Threadless club mix

Urheberrechtsverletzung, anyone?

July 12, 2007

To Catch a Thief

Jewel thieves are the world's most stylish criminals -- and Mike & Maaike are perhaps the world's most stylish jewel thieves.  Together they've "stolen" the Hope Diamond, the Golden Jubilee, the Great Chrysanthmum, Daisy Fellowes' Cartier "Tutti Frutti" demiparure, and Imelda Marcos' Van Cleef & Arpels ruby necklace, among others. 

But don't panic and lock up your family heirlooms yet.  The artists' "Stolen Jewels" line is an exercise in transformation, not literal appropriation.  Or, in their words,

an exploration of of tangible vs. virtual in relation to real and perceived value.  using google image search, we browsed through some of the most expensive and often famous jewelry in the world, the low-res images we found were stolen, doctored, then transfered to leather, creating a tangible new incarnation.  with the expense and intricacy of the jewels stripped away, their essence and visual intensity are extracted.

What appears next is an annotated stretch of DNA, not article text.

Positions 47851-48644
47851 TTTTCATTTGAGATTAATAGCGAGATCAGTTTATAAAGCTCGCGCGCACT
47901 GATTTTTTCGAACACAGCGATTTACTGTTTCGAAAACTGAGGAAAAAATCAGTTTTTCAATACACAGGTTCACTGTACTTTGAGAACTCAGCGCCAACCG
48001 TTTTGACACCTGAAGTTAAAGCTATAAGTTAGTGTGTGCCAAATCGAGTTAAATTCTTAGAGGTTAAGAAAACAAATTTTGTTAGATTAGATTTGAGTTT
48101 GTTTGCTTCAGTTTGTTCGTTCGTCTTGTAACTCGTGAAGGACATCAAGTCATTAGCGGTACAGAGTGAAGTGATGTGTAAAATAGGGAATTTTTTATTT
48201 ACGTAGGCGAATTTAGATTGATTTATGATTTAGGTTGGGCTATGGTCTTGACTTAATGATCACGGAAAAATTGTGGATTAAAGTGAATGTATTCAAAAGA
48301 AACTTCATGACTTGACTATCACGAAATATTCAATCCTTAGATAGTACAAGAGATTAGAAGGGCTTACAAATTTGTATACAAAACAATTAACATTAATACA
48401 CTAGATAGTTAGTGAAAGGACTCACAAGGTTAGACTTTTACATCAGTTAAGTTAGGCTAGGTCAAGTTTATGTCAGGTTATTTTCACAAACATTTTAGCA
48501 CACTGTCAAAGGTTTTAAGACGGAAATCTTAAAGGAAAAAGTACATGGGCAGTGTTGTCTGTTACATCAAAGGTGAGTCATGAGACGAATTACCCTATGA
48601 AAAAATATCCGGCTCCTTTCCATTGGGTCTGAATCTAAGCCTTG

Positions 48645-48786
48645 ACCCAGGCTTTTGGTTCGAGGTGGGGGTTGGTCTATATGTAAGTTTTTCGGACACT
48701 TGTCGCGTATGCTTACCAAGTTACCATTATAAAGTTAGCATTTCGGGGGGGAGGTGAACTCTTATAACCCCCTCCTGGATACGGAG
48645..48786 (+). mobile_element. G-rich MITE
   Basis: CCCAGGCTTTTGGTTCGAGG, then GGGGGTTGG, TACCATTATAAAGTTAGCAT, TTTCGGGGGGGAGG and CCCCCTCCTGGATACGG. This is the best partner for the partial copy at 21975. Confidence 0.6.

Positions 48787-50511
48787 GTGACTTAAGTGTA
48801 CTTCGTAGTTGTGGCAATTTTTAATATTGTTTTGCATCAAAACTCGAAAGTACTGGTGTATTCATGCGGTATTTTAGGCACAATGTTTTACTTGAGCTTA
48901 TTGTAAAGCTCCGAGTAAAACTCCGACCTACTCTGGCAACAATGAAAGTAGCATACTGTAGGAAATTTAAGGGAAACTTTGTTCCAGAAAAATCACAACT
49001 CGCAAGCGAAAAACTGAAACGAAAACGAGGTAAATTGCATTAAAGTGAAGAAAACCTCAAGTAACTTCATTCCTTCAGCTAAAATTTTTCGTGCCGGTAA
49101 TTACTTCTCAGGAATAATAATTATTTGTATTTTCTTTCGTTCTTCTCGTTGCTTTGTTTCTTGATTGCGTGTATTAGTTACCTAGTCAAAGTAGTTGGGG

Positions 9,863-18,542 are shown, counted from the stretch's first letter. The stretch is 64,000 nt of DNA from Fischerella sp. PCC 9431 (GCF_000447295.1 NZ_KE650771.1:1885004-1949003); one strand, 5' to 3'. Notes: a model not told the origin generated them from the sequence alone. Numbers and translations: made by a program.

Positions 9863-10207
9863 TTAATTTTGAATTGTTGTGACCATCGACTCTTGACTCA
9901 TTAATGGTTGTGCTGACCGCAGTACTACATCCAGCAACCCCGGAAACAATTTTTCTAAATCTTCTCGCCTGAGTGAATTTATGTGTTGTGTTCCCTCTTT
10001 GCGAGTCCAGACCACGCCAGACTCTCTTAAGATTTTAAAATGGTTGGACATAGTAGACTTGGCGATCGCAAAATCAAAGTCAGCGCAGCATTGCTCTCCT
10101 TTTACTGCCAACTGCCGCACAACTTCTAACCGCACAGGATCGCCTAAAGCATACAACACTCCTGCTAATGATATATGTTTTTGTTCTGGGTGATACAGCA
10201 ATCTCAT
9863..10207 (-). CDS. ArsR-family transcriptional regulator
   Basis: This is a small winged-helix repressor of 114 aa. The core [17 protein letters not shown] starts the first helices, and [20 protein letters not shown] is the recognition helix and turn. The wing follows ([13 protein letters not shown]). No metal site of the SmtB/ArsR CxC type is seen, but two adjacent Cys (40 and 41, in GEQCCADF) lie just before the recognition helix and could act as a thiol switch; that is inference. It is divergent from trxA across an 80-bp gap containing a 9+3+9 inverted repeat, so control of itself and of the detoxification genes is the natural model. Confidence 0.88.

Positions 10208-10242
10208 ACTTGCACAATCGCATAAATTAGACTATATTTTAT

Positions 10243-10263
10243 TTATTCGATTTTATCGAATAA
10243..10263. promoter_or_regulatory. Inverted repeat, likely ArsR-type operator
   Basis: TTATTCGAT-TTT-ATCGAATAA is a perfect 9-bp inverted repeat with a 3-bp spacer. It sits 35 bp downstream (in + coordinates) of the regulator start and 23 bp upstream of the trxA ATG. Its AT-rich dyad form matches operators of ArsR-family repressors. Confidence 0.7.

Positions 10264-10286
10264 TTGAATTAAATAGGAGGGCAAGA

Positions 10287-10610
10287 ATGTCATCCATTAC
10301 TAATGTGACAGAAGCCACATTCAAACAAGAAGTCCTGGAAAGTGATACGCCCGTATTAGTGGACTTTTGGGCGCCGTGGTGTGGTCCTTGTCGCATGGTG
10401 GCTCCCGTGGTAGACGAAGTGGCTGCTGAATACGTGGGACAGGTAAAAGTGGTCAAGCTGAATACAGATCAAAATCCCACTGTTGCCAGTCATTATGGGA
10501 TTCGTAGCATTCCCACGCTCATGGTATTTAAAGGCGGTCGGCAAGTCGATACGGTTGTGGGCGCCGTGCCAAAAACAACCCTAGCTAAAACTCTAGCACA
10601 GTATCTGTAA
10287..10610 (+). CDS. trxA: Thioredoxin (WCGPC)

While the Queen may not abandon her Crown Jewels, Mike & Maaike's results are quite striking (and presumably less expensive to insure):

Great Chrysanthemum Diamond

Hope Diamond

Surely a mere copy of an image of the Hope Diamond doesn't carry a deadly curse -- but might Mike & Maaike's project nevertheless involve legal liability?

Jewelry designs are, of course, subject to copyright.  The Hope and Great Chrysanthemum diamonds, however, are notable not for their settings' originality but for the size and value of the stones, so they would be unlikely to qualify for protection.  Moreover, the Hope Diamond's current setting is old enough that even had it once qualified for copyright protection, the design might now be in the public domain.  So far, Mike & Maaike are in the clear.

The photos of the originals, however, might be copyrighted -- in which case Mike & Maaike's efforts could be considered unauthorized derivative works.  As a practical matter, however, the pictures have been so altered that it's hard to tell which of many images of these famous gems the artists' might have used -- even with Google searches as a clue.  Moreover, "Stolen Jewels" hardly interferes with any potential market for the photos.  So Mike & Maaike, even with their online "confession," can probably rest easy. 

And the rest of us can enjoy their work, currently on view at the Velvet da Vinci Gallery in San Francisco.